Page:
Is China Really Buying Up Metro Vancouver?

March 23, 2012  |  By

Pundits say the Year of the Dragon, perhaps one of the Chinese zodiac’s most auspicious signs, will strengthen the wave of Mainland Chinese investment flooding into Metro Vancouver.

But the pundits didn’t need to tell that to Edith Chan, an agent with Re/Max Masters Realty in West Vancouver who has become familiar with the lengthy dragon’s dance of buyers coming through the properties she shows.

“Nowadays, I tell you, when you open the door selling a house, 99% it’s Chinese,” she said, doing her best to summarize the situation between calls on her cellphone.

“That’s why I have to talk fast – my schedule is so busy! ”

It’s a similar story elsewhere in the Lower Mainland, where the demographics of whole streets have shifted in recent years to young families of Mainland Chinese who have come for the property and stayed for the schools and Vancouver’s vaunted quality of life.

The impact plays out in rapidly rising property values that have outstripped the rest of the country, giving Vancouver – already expensive relative to the rest of Canada – even higher average valuations.

It’s a phenomenon that’s become the stuff of legend.

“You know by the realtor,” said Paul Sullivan, a senior partner and property tax expert at Burgess, Cawley, Sullivan & Associates in Vancouver. “The selling broker is an agent out of a small little shop out of Richmond, and they don’t speak English. They bring in these buyers for $3 million, $4 million, $5 million houses. They pick them up at the airport, bring ‘em through and buy a few houses.”

Sometimes, the buyers take the papers back home to China and sell the properties to friends, all keen to have a slice of Vancouver real estate.

Show us the numbers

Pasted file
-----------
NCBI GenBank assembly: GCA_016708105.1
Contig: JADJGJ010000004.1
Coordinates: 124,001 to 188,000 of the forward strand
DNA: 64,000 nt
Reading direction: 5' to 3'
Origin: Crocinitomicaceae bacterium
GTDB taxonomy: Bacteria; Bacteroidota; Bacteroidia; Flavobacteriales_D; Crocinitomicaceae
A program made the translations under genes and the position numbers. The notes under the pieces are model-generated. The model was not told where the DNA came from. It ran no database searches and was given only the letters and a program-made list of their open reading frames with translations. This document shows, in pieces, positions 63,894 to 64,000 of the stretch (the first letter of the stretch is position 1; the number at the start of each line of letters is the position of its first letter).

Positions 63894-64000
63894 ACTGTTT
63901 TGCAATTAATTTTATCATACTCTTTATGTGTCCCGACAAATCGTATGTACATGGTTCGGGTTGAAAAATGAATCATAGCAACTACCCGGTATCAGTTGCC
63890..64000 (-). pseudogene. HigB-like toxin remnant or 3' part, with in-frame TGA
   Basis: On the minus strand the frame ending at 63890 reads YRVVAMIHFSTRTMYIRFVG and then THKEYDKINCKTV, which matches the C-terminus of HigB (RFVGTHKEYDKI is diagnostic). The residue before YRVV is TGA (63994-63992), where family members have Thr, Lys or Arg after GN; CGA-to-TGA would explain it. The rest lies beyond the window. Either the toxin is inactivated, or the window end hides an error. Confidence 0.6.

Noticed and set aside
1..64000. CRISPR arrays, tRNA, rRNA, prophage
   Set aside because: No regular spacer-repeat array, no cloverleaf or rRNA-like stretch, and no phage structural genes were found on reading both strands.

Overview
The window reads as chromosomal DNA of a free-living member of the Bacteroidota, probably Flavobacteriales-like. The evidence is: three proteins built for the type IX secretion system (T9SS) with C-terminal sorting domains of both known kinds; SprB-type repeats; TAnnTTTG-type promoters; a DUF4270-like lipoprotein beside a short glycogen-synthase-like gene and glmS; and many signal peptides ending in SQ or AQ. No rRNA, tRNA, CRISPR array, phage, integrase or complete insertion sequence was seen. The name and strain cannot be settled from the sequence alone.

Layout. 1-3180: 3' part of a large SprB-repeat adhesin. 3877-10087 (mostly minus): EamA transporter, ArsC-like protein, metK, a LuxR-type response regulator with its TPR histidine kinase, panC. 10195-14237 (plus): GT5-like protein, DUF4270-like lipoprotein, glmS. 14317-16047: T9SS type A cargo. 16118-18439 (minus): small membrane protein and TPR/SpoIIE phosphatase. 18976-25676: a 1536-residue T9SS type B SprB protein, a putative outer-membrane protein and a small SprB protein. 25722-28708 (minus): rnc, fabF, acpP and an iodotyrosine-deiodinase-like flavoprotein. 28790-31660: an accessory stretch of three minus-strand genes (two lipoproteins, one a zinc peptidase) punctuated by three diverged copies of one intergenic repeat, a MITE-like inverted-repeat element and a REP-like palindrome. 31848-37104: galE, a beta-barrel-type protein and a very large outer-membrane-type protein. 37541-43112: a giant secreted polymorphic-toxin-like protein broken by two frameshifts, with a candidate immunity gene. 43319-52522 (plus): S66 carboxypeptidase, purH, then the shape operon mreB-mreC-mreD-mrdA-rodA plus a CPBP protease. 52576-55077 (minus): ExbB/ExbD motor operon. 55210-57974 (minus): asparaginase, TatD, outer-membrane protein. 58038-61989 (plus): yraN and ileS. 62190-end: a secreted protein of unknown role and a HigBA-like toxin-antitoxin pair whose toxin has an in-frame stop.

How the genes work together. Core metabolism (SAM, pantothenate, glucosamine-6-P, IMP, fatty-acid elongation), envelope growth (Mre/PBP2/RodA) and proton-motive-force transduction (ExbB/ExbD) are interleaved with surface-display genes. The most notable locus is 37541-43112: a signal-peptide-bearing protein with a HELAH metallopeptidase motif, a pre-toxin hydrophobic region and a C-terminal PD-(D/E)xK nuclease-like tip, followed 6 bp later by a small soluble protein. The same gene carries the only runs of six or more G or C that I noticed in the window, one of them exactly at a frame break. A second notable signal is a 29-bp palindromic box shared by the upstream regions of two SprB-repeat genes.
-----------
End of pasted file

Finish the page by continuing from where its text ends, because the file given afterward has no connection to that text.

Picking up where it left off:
But while everyone loves anecdotes about the latest record sale, the truth is more elusive. What everyone acknowledges is happening, and distorting the market, is much more difficult to support with solid numbers.

To date, efforts to identify foreign buyers have pegged their participation in the B.C. market at anywhere from less than 1% regionally to upward of 75% in select neighbourhoods (some brokers even claim 95% or higher in some markets).

Condo marketer Bob Rennie’s presentation to the Urban Development Institute last spring was typical.

He pegged the percentage of $2 million-plus homes on Vancouver’s West Side being sold to buyers from Mainland China at 90%.

But a few minutes later, when he looked at the actual presence of foreign buyers in the Greater Vancouver market, the percentage slipped to just 0.09% for single-family homes and 0.7% for condos.

A similar spread was presented during the Canada Mortgage and Housing Corp.’s (CMHC) annual housing outlook conference this past November.

CMHC senior market analyst Robyn Adamache presented figures from the Real Estate Board of Greater Vancouver that estimated foreign buyer participation in the market at 9% through 2011.

But she also pointed to Landcor Data Corp. figures indicating the percentage was as much as 74% at the top end of markets in Vancouver and Richmond.

But there was a catch.

“This is based solely on name analysis, and it does not say whether these are Chinese people who are living here, whether they are landed immigrants or whether they’re offshore buyers,” Adamache said. “We just know that there are indeed Chinese buyers in these niche markets.”

An hour later, Mark Belling of Fifth Avenue Real Estate Marketing observed that a presale opportunity in Coquitlam the previous weekend attracted an overnight queue for what many considered a bargain offering.

“They were all Chinese (or Asian),” he said.

All of which adds up to perhaps the most unassailable statement Adamache made that morning: “There’s not a lot of really hard data out there.”

Part of the numbers problem stems from the fact there’s no single definition of a foreign buyer.

“The purest way of defining offshore money is somebody who is not landed here. Their mailing address is offshore, and they don’t file Canadian tax and they don’t qualify for Canadian residency,” said George Wong, principal of project marketing firm Magnum Projects Ltd.

But this narrow definition doesn’t capture what’s going on.

Wong pegs Chinese buyer participation at Quintet in central Richmond at 99% and at the River Green development adjacent to the Richmond speedskating oval at about 90%, but then qualifies those numbers.

“Most of them are here. They’re landed immigrants, and they have an interest in setting up roots here,” he said.